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Peace Corps year 2

i put a spell on you…

In Senegal there are merchants who specialize in gris-gris supplies—goat horns, porcupine quills, cowrie shells, and the like for making fetishes. These little leather pouches are practically the first thing that a village newborn wears, and from that moment on people keep them tied around arms, necks, waists, and car steering columns. Though their place in official religion is perhaps dubious, they are ubiquitous.

This is one seller’s table in Tamba:

gris gris table

And down there on the left… Could that be…?

monkey paw

Yes, yes it is. Who wouldn’t want that around their neck?

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Peace Corps year 2

home stretch, stretching for home

street scene from above

Riding a bus in Dakar, trying to absorb the brilliant blue post-storm sky, passing groups of men sitting the day away and rams tied to trees along the median, I felt how the city is still a whole, pulsating organism to me. It remains foreign and exotic—sensory overload in every glance. I worry that when I am finally, finally back in the U.S., I’ll wake up after the first night of sleep at my parents’ house and these past two years will only seem like a mefloquine dream—over-vivid and unsettling, but ultimately fading.

The ease with which I slipped back into the warm, sweet-scented bath of First World comforts does nothing to allay these fears. My group’s Close of Service conference last week was held at a hotel in downtown Dakar that had air-conditioning, CNN in English, wireless internet, and power outages that could be described as infrequent.

Sometime around when we called in an order for poolside ice cream delivery, I wondered: when I go back, shouldn’t I be one of those volunteers who has a breakdown in Wal-Mart or stands paralyzed in the cereal aisle, overwhelmed by the sheer acreage of consumer choices? If I accept that world as normal, aren’t I denying the lives I’ve been a part of for the past two years? It seems disloyal.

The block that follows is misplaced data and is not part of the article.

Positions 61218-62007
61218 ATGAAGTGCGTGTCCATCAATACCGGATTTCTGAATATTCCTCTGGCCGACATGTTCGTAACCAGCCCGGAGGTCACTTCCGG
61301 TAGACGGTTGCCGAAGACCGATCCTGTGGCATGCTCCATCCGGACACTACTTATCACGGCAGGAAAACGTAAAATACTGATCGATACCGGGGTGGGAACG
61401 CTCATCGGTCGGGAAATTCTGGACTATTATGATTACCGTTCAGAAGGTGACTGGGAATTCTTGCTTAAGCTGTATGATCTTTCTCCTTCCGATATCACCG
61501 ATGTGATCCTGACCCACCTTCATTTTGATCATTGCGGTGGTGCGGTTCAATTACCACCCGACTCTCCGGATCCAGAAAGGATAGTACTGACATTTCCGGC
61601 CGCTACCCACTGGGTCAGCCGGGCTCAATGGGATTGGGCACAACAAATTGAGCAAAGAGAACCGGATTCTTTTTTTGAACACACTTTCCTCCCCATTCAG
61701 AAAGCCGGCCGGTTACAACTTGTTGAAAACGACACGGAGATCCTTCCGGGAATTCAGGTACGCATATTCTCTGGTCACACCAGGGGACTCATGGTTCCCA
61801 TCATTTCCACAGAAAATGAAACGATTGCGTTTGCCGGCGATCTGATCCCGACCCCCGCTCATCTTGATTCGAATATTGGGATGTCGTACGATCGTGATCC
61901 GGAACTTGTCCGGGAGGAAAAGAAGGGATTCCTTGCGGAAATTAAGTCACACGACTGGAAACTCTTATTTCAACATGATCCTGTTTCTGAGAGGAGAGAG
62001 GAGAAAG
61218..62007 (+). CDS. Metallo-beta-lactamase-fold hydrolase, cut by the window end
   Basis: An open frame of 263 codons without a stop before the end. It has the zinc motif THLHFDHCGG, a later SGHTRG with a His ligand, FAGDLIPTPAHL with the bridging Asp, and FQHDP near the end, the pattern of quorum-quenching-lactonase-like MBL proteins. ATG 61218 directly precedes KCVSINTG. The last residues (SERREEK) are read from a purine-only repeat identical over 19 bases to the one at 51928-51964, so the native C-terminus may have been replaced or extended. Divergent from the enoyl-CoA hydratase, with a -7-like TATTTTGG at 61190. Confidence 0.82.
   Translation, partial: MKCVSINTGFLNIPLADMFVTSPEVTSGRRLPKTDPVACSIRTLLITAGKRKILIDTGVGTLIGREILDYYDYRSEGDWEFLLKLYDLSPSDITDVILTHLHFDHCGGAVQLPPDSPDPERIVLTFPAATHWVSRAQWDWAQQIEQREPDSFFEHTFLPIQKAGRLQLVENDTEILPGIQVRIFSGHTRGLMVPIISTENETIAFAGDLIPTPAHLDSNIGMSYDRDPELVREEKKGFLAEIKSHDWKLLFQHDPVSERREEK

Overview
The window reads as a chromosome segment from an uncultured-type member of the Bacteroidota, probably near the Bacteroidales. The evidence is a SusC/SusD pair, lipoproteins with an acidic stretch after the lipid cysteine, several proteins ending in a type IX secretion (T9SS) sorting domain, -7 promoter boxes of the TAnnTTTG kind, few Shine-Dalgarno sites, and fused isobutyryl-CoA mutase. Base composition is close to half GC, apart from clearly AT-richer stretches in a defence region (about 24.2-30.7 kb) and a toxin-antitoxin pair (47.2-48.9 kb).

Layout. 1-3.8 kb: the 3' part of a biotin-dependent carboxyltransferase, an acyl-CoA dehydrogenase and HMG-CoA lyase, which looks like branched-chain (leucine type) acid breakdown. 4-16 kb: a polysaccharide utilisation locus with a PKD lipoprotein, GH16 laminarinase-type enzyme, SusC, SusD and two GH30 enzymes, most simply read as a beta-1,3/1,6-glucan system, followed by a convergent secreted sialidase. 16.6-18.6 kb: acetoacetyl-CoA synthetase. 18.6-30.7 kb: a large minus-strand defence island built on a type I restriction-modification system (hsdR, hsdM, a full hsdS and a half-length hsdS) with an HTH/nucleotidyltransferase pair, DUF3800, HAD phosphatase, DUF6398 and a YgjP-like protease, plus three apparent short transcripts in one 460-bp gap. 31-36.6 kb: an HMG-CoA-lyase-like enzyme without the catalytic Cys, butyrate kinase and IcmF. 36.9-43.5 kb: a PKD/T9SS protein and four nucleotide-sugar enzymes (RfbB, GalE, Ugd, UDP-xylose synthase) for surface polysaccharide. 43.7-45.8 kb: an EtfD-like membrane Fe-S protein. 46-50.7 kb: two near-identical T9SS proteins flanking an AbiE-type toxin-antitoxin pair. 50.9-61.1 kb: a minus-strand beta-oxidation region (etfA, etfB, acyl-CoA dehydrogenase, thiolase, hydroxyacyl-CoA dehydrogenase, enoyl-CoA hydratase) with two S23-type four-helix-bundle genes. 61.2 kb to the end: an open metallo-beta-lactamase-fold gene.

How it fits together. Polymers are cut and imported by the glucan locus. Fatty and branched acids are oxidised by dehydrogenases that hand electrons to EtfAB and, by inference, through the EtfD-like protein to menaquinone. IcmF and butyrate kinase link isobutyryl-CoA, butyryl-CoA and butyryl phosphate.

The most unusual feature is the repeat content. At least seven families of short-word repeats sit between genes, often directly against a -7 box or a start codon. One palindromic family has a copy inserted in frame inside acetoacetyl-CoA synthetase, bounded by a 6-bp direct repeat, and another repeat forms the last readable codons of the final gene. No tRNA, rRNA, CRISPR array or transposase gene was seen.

At the same time, I am done with being here. Just as every bad interaction can be redeemed by a good one (wowing pushy Dakar vendors with Pulaar), every good moment can be squashed, obliterated, and otherwise cancelled out by an awful one. My taxi driver Tuesday morning asked what office I was going to; when I explained what Peace Corps was and that I’d been living in Tamba (inconceivably remote and hot to Dakarois) for the past two years, he seemed genuinely amazed and pleased. He told me I was doing good work and wished me luck as I got out of the cab.

A few hours later, I and four other volunteers went to the gare (hectic and aggravating on the best of days) to get transport to Tamba. We found a sept-place to rent out, refused to pay baggage because we were paying for the entire car already, got in, and sat as the driver started navigating through rows of parked station wagons. Then he stopped. And got out. And he and his boss demanded that we pay an outrageous amount for our six small bags.

So we got out. And argued. They refused to relent. We refused to budge. They started pulling our bags out of the car and we demanded our money back. The backpacks were on the ground, the cash was in my hand, and a crowd had gathered to watch the white kids get screwed. It wasn’t the kind of cultural exchange Peace Corps promotes in the brochures.

In the end, we paid. We paid because we could, because we wanted to get the hell out of there, and because they knew we could and would pay to do so. We consoled ourselves with the fact that it was our last time to go through that ordeal, and as we drove away we indulged in a round of rather unkind sentiments.

Now I’m back in Tamba for less than a month before making one last trip to Dakar to COS. Peace Corps has bought my plane ticket; I have a touchdown time in Baton Rouge. Before then I have work to finish and reports to write and still that goodbye to say to the village, but I’m going home home home. I’ve been working on grad school essays and looking at Bay Area apartments. I can see a giant crack rushing along the ground towards me, and I know which way I’m jumping.

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Peace Corps year 2

shopping in Dakar

On Saturday afternoon Molly and I went shopping in downtown Dakar near the Marché Sandaga, a sprawling mess of fabric stores and sidewalk vendors. We pushed our way past stalls selling fake gold and imitation brand name shirts, running a gauntlet of jewelry peddlers and men pushing carved figurines and patchwork bags in our foreign, white faces.